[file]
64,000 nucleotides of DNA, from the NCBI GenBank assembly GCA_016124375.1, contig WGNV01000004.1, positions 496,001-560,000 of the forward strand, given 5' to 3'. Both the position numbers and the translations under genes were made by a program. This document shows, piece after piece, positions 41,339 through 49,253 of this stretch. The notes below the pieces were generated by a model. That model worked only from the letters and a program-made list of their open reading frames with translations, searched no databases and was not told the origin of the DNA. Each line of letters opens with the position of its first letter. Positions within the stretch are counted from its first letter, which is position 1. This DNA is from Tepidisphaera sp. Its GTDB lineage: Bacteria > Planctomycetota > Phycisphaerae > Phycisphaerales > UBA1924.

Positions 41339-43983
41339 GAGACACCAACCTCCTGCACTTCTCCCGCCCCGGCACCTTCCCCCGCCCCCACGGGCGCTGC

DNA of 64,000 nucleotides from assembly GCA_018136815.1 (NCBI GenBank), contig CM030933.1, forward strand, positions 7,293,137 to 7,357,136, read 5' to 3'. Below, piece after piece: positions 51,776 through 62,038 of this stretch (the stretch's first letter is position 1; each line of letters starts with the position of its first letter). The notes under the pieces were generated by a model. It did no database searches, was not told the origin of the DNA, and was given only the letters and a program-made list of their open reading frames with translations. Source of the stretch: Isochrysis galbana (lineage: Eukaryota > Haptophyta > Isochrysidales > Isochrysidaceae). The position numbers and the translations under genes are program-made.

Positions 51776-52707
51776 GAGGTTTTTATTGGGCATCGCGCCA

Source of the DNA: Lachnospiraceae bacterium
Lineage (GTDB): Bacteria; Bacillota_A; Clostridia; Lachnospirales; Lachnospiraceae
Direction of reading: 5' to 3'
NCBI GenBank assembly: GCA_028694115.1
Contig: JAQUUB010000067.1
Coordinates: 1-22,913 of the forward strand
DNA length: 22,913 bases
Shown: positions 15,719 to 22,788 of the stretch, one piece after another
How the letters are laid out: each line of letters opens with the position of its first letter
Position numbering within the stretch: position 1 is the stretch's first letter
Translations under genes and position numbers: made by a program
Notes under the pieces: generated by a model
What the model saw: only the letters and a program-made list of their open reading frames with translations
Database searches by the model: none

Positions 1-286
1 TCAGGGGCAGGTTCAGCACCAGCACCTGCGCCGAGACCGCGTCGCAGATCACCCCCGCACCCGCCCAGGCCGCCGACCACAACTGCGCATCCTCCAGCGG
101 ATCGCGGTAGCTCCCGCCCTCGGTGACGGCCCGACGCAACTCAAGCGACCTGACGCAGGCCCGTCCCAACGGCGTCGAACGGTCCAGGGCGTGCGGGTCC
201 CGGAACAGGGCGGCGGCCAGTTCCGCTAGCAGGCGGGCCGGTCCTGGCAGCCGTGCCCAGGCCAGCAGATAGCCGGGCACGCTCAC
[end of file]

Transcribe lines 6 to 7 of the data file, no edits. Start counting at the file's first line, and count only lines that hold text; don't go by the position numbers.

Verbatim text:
51776 GAGGTTTTTATTGGGCATCGCGCCA

Source of the DNA: Lachnospiraceae bacterium